Ok, a screenwriter I am not. But storytelling 2.0 opens the possibilities of taking various tales, told by numerous characters, and re-arranging specific dialogue to create an original story. Suddenly, users can use modular dialogue and re-fashion them in a way they were not originally intended. In storytelling 1.0 and 2.0, the audience is a participant, is a creator (especially when the story is passed down to another generation). But what we can now achieve is a modular disassemble and re-assemble that can produce limitless results–with open and discoverable resources, open and transparent licensing, open and remixable formats needed. The question though, still comes back to the point we have discussed all along: is there a story worth telling?

Final Project Topic: a shift in direction

Thinking that our final project ideas was supposed to be blogged last week, I briefly posted my final project before realizing that it was not due until this week. I then, thankfully, removed it (ahh, the power of the digital medium: you can take your words back). Here was my original idea for the final project:

“I’m shooting for the stars here, but I wanted to make a 5 minute concise history of Latin American History that can serve as a ‘previewing’ activity for teachers before they formally introduce it in class…Breakdown: 1 min. Intro, 5 minute video (with a 30 second intermission), and a 30 second conclusion for a total of 7 minutes…The heart of the project would be the 5 minute history of Latin America…I will also talk very fast as the pace will be in the frenetic style, as we saw in our first class with the video by Doug Walls (minus the sarcasm, but with occasional humor). The reason for this style is that I counted at least 62 topics (that’s about 5 seconds per topic).”

So why change it? In our in-class peer conversation, Andrea and Susan brought up 2 excellent points.

  • One, movies work better when you diversify the length of each section. In order for me to pull off the entire history of Latin America, each section would have flashed by too quickly without too many chances for reflection.
  • Two, although the idea was to produce a useful tool for educators, the sheer effort at trying to cover too much might end up producing a video that says too little? What’s the story? What is the emotional punch? Isn’t it simply a lecture?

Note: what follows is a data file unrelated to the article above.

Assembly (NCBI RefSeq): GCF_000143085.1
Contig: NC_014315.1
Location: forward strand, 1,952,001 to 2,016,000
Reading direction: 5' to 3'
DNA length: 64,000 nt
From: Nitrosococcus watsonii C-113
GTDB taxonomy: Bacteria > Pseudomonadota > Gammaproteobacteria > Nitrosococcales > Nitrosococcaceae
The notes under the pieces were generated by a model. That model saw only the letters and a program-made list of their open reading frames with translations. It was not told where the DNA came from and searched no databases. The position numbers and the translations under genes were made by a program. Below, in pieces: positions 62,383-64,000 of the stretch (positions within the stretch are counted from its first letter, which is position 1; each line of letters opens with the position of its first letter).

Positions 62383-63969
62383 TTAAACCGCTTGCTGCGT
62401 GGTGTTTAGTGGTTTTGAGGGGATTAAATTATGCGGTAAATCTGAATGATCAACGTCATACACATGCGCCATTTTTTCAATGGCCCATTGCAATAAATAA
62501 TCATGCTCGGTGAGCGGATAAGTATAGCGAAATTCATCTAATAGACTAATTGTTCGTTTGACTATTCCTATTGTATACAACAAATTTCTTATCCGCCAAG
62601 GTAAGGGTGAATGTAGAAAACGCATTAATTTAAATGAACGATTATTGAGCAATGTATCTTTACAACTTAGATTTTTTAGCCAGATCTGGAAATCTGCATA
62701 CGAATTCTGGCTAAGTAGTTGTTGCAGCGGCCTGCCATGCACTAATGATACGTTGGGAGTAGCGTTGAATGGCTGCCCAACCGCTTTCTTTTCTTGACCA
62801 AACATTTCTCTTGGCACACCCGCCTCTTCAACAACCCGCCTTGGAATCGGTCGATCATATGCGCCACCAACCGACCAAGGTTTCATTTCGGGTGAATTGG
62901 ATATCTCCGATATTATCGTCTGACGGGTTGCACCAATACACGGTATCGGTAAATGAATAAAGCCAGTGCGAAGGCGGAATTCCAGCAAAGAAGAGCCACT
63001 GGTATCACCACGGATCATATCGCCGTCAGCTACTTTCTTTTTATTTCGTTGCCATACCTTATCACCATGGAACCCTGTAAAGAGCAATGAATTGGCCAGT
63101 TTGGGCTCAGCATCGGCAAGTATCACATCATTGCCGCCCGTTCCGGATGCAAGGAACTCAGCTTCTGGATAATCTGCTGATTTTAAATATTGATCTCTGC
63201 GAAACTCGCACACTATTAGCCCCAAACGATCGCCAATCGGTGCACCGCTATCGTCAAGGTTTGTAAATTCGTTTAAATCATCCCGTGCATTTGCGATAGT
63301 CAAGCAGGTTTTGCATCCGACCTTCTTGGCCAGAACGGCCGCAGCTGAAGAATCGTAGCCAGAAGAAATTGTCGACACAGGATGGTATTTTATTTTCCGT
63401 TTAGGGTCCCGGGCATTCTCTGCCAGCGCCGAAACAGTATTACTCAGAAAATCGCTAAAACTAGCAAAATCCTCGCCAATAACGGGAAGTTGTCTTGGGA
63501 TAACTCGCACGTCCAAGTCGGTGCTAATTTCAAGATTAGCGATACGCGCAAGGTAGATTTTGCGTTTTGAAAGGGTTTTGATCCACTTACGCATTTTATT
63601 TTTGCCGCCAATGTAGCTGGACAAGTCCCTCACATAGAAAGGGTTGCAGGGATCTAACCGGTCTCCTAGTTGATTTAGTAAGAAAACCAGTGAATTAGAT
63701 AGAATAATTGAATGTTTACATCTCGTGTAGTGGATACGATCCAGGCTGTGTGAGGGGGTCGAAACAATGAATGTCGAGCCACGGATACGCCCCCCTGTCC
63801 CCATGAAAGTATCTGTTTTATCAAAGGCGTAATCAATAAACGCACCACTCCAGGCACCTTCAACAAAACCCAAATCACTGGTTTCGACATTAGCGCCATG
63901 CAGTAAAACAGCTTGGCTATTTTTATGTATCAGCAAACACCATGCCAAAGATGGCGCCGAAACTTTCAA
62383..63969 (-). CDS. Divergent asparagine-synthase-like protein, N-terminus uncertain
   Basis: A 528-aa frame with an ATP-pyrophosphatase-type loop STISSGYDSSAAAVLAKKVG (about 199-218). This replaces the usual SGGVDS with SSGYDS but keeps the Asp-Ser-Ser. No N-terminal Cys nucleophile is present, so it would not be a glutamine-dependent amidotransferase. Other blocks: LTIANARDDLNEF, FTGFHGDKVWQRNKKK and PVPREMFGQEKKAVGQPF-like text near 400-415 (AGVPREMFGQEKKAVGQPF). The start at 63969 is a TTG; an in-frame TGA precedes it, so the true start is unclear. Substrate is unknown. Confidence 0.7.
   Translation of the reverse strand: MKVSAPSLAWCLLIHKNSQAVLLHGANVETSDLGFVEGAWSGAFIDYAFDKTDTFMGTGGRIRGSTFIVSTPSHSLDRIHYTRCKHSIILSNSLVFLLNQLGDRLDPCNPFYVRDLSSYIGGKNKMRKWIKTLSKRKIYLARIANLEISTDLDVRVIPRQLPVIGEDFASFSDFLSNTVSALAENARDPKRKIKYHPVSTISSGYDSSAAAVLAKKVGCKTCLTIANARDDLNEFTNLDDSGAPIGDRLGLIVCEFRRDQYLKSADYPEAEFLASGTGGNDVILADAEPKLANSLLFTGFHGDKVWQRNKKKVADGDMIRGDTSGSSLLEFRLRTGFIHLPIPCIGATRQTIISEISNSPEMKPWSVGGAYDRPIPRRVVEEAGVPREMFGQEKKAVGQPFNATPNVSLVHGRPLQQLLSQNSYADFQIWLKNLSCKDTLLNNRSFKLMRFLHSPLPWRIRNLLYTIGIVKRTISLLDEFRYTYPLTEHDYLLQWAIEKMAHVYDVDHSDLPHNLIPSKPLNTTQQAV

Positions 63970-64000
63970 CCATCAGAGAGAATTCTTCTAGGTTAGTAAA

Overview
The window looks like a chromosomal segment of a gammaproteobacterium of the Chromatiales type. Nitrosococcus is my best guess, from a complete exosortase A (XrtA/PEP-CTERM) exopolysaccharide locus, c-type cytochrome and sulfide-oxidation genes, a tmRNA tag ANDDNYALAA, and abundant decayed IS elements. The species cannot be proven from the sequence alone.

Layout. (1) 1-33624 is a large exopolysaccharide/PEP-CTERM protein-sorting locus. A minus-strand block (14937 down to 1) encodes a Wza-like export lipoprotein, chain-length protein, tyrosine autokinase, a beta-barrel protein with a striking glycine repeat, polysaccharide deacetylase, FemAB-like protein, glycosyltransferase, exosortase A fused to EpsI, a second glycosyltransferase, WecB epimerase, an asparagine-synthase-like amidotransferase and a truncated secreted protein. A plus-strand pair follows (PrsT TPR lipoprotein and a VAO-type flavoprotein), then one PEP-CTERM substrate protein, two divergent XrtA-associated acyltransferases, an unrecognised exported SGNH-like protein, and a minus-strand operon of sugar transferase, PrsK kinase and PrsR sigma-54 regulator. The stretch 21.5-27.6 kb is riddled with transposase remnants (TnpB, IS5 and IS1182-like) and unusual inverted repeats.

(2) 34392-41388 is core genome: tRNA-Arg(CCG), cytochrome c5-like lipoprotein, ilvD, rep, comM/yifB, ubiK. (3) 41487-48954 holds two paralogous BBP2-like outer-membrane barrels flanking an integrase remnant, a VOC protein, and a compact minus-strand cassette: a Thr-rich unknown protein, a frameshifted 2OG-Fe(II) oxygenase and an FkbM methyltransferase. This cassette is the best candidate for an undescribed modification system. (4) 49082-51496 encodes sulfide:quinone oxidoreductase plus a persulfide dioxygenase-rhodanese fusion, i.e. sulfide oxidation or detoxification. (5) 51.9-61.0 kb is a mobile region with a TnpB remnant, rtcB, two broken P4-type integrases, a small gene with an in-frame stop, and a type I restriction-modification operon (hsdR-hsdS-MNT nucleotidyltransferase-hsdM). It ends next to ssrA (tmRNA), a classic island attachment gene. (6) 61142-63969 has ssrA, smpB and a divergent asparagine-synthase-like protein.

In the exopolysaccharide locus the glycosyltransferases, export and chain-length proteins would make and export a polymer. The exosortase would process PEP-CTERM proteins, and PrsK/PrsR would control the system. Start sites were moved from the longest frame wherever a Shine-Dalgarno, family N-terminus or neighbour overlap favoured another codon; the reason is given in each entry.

That last question made me realize that my original idea embodies all that is wrong in the typical approach of high school and undergrad-survey History instructors: covering too much! Our history curriculum is typically a mile-wide and an inch thick, but efforts at producing a a more-focused curriculum 100 yards wide and 10 feet thick yields a more engaged learning environment and better evidence of meaningful results. So, here is my revised final project idea… more…

Category: W6: Final Project Topic  Tags: , ,  Comments off
Not to beat a dead horse with a stick…

I wanted to use some different photos from the ones I used for the 5 pics, but…snow, Valentine’s and family sickness all made time precious this last week. Everyone probably feels that their submissions were somewhat thrown together quickly, that even with a simple tool like Animoto we probably haven’t even touched the surface of what we could do.

I previously developed a photographic exercise with 9th grade world history students in Chapel Hill, NC-where I asked them to imagine themselves as traveling to India and writing a journal. I would speak as their tour guide, offering facts and no opinions. For 90-100 minutes, they “traveled” and we then broke into group discussion as they “de-briefed” and shared their insight. This Animoto video asks questions that either I asked as an instructor, or students asked each other. In the end, the point of the exercise was to gain a better sense of personal identity through a glimpse into a foreign, perhaps exotic, culture.

Animoto video: How do you see yourself?

Category: W5: Animoto  One Comment
Schama ponders the role of a historian

Much has been said already on the blog about two particular topics: the insertion of Schama into the story and the merits of the documentary.

On Schama as a character in the novel: already we’ve seen some (if not most) in class dislike the level of insertion the author used to place himself in the story. It strikes me as mostly a matter of taste, or perhaps (deservedly) a push back against his ego. But, is there an academic merit behind such an inclusion? Or should we reject such a style of writing as a distraction from his argument? It’s interesting that we debate such a style when, in academic texts, historians are often guilty of the same type of insertion when they take time to explain why certain topics were ignored, or why certain sources were left aside, or defend controversial choices.